In the early stages of pregnancy, there are two lives in the balance, but one of them is a potential life; it can only become viable over time and at the expense of the other.
Only that mother knows what the cost to her will be and whether she can afford it or not.I defy anyone, male or female, to look my 17-year-old self in the eye and tell her that they feel personally entitled to deny her the right to regain control of her own body, that they will force her to endure an extension of that rape for the sake of their world view.
But that’s what it means to pass laws that frame the kinds of restrictions our legislature are discussing right now.— TW: I Was Raped When I Was 17. Where Were the Abortion Experts and Commentators? (via forthecatholicgirls)
Criminalized Pregnancies: When One Woman’s Suicide Attempt Becomes Murder
The following is an excerpt from chapter five of Crow After Roe: How “Separate But Equal” Is the New Standard in Women’s Health and How We Can Change That (Ig Publishing) by RH Reality Check‘s Robin Marty and Jessica Mason Pieklo.
Ultimately, Shuai’s case leaves pregnant women exposed to the subjective, scientifically unsound opinions of law enforcement and the state. It raises severe equal protection concerns as well, since prosecutors have effectively made suicide a crime that applies only to pregnant women. Furthermore, a state engages in gender discrimination when it places additional restrictions on women from which men are exempt, which is unconstitutional under both state and federal law. Shuai did not become pregnant by herself, and, in fact, the father of her child, who promised to care for her and their baby and instead abandoned them, was the catalyst of her emotional breakdown. Yet he was not prosecuted despite the fact that “a person who intentionally causes another human being, by force, duress, or deception, to commit suicide commits causing suicide,” a Class B felony in the state of Indiana. The inescapable conclusion of the Shuai case was that in Indiana, a pregnant woman now had a fundamentally different relationship to the criminal justice system than did the father of the child.
Why Can’t I Stop Being So Scared of Pregnancy?
I have a problem, and I’m ready to crack with the stress of it. I’ve been on birth control (Yaz) for a year, to help with my acne, though I don’t always take it at the same time every day. Sometimes I’ve missed pills or taken them over 12 hours late. That shouldn’t really matter, though, because I’m not sexually active. My boyfriend and I have decided to wait until we get married to have sex. We only ever make out. Still, I find myself worrying about pregnancy risks even though there are no apparent ways to get pregnant from what we do. Some small part of my mind will whisper things like, “What if he has pre-ejaculate that seeps through his clothes onto you? What if he had a nocturnal emission that night he stayed over?” Nobody else I know seems to have this constant paranoia. I don’t understand why I spend half my time worrying about a pregnancy that most people understand is impossible. I’m not sure what I’m asking here, other than, have you ever seen this before—a girl terrified of something happening when it isn’t even likely? Is there any way I can help myself and get peace of mind? Thanks.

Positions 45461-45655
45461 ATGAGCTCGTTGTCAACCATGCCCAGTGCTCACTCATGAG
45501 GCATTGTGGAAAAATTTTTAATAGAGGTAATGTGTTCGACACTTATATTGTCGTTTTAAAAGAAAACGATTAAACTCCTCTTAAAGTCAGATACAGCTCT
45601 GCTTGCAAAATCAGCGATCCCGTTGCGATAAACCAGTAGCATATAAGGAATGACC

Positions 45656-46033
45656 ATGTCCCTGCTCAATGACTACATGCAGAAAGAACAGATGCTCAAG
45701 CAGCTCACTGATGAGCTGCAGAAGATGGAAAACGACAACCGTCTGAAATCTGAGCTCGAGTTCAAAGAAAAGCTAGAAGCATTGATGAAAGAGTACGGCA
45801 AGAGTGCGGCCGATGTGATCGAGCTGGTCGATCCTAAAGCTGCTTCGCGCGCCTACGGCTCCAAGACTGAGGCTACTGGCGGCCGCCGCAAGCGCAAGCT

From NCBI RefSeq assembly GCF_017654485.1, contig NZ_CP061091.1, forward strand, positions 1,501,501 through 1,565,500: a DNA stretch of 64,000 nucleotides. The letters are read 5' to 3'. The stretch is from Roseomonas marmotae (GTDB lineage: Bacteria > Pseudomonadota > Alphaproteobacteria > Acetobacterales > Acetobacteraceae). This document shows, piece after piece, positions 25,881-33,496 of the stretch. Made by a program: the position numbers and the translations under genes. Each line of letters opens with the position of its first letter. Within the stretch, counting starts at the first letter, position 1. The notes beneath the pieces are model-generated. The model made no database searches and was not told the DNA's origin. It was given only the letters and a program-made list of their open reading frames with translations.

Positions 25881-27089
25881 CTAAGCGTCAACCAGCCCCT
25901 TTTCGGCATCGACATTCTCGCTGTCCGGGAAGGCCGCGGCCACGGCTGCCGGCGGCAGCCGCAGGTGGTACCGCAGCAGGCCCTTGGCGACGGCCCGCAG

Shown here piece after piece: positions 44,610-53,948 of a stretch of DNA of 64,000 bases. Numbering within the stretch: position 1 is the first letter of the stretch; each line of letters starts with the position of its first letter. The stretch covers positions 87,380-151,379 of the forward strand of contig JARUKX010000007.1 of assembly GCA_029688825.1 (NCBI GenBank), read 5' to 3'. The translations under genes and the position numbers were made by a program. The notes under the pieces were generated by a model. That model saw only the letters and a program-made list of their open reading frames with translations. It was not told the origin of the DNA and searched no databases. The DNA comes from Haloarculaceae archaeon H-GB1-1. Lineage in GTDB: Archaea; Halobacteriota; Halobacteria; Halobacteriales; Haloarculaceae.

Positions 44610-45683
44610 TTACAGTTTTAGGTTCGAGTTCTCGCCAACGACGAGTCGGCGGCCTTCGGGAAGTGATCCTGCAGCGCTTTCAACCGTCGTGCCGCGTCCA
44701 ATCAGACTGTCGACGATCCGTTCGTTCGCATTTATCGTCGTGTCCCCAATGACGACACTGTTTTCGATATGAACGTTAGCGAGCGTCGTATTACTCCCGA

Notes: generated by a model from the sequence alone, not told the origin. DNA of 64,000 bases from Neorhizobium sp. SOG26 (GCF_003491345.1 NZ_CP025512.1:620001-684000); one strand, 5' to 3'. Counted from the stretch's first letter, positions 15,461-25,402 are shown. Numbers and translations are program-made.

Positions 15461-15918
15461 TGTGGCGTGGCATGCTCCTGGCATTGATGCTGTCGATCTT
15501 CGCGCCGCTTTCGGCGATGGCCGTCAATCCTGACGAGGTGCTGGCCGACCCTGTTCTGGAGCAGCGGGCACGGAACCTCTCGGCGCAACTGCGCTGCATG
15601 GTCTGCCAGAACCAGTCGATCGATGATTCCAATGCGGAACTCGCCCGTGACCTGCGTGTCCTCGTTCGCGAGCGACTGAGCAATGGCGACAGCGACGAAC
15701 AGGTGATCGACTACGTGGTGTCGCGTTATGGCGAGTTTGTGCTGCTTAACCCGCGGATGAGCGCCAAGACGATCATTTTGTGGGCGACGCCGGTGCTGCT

Heather Corinna replies:
Not only have we seen this before, it’s something we see often. At our message boards, at least once or twice a week a user comes to us feeling exactly like you are. I promise, it’s not just you. Over the years, I’ve looked and looked for some kind of study on pervasive pregnancy worries when there’s not a likely risk, or when it’s been made clear someone is not pregnant, and when someone also really knows they’re not pregnant, but I’ve yet to find anything, beyond information on false or “hysterical pregnancy,” which isn’t what this is. So, I’m afraid I can’t offer you much of anything clinical, but I can certainly offer you my observations from seeing this over the years.
Some people do have a phobia specifically about pregnancy, birth, or parenting: tocophobia (sometimes spelled tokophobia or parturiphobia). In other words, just like some people have pervasive or seemingly illogical fears about heights or small spaces, some phobias are pregnancy-based, about becoming pregnant, being pregnant, and/or giving birth. This is more common than people think, especially in people who can actually become pregnant. Given what a huge deal and big life-changers pregnancy, childbirth, and parenting are, that’s not that surprising. This phobia, like any, is best addressed with a qualified therapist who treats phobias. If you feel this may be the case with you, it is something you’ll want to seek treatment for to feel better. That’s going to be particularly important if you ever do want to become pregnant, because even wanted pregnancy can be very emotionally difficult for someone with a pregnancy phobia.